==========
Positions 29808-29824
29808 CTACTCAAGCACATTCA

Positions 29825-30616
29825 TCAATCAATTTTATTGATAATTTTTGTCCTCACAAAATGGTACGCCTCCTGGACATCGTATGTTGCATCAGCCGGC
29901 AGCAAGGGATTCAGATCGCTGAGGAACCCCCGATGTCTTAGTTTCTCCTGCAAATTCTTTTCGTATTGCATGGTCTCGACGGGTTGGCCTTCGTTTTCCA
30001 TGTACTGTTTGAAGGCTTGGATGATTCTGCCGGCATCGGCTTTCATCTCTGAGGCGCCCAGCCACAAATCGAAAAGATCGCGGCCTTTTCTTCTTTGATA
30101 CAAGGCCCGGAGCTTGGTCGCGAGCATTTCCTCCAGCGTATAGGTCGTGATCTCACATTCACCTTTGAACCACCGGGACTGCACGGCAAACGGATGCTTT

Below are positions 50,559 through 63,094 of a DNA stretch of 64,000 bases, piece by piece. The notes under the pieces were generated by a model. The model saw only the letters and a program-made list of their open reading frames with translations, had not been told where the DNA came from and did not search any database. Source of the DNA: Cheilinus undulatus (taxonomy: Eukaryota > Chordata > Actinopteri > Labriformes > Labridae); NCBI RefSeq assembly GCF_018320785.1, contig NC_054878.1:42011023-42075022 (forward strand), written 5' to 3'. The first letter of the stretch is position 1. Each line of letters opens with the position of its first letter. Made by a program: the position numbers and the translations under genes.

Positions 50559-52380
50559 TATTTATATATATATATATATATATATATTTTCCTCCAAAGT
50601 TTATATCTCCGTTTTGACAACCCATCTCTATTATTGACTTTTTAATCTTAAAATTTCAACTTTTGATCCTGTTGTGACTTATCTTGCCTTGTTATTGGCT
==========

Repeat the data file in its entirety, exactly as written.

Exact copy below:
Positions 29808-29824
29808 CTACTCAAGCACATTCA

Positions 29825-30616
29825 TCAATCAATTTTATTGATAATTTTTGTCCTCACAAAATGGTACGCCTCCTGGACATCGTATGTTGCATCAGCCGGC
29901 AGCAAGGGATTCAGATCGCTGAGGAACCCCCGATGTCTTAGTTTCTCCTGCAAATTCTTTTCGTATTGCATGGTCTCGACGGGTTGGCCTTCGTTTTCCA
30001 TGTACTGTTTGAAGGCTTGGATGATTCTGCCGGCATCGGCTTTCATCTCTGAGGCGCCCAGCCACAAATCGAAAAGATCGCGGCCTTTTCTTCTTTGATA
30101 CAAGGCCCGGAGCTTGGTCGCGAGCATTTCCTCCAGCGTATAGGTCGTGATCTCACATTCACCTTTGAACCACCGGGACTGCACGGCAAACGGATGCTTT

Below are positions 50,559 through 63,094 of a DNA stretch of 64,000 bases, piece by piece. The notes under the pieces were generated by a model. The model saw only the letters and a program-made list of their open reading frames with translations, had not been told where the DNA came from and did not search any database. Source of the DNA: Cheilinus undulatus (taxonomy: Eukaryota > Chordata > Actinopteri > Labriformes > Labridae); NCBI RefSeq assembly GCF_018320785.1, contig NC_054878.1:42011023-42075022 (forward strand), written 5' to 3'. The first letter of the stretch is position 1. Each line of letters opens with the position of its first letter. Made by a program: the position numbers and the translations under genes.

Positions 50559-52380
50559 TATTTATATATATATATATATATATATATTTTCCTCCAAAGT
50601 TTATATCTCCGTTTTGACAACCCATCTCTATTATTGACTTTTTAATCTTAAAATTTCAACTTTTGATCCTGTTGTGACTTATCTTGCCTTGTTATTGGCT